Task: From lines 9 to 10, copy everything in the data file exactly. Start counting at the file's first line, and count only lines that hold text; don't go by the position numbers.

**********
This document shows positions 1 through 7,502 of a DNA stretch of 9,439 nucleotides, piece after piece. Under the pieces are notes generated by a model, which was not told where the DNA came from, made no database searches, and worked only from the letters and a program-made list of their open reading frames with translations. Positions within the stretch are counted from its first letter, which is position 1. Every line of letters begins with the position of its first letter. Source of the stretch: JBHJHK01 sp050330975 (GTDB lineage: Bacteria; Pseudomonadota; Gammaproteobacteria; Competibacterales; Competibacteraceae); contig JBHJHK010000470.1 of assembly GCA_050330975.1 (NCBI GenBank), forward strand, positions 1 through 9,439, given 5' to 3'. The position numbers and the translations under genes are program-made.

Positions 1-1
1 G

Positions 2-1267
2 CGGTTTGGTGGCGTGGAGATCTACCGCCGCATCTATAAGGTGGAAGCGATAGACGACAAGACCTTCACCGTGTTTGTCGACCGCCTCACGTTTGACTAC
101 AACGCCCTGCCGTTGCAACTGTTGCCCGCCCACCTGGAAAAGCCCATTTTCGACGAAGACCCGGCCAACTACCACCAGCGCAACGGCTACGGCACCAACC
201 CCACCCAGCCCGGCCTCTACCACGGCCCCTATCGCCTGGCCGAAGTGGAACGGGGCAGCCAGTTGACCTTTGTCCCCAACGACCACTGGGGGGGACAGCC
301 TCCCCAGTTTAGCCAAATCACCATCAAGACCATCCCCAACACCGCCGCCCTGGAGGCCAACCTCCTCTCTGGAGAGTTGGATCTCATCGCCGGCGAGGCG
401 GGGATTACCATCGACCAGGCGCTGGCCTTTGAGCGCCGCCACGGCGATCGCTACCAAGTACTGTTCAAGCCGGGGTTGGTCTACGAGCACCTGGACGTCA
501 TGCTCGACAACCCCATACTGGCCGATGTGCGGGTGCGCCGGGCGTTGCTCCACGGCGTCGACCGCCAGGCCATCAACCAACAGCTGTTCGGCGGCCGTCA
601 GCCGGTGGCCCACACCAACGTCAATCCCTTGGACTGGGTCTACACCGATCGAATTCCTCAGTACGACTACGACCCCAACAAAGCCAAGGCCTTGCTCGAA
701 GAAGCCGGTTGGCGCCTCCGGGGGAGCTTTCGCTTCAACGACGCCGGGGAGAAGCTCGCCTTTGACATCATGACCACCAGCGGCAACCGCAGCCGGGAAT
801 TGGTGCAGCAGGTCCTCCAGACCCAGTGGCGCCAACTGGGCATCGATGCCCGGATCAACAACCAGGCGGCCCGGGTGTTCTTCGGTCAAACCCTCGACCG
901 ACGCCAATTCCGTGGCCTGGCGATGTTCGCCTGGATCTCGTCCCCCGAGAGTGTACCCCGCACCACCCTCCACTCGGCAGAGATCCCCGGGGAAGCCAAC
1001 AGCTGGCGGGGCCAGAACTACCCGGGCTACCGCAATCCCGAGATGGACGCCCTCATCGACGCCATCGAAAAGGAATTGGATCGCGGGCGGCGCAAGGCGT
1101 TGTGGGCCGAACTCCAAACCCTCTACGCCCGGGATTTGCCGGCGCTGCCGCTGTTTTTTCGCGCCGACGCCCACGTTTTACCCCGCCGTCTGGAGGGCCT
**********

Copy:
401 GGGATTACCATCGACCAGGCGCTGGCCTTTGAGCGCCGCCACGGCGATCGCTACCAAGTACTGTTCAAGCCGGGGTTGGTCTACGAGCACCTGGACGTCA
501 TGCTCGACAACCCCATACTGGCCGATGTGCGGGTGCGCCGGGCGTTGCTCCACGGCGTCGACCGCCAGGCCATCAACCAACAGCTGTTCGGCGGCCGTCA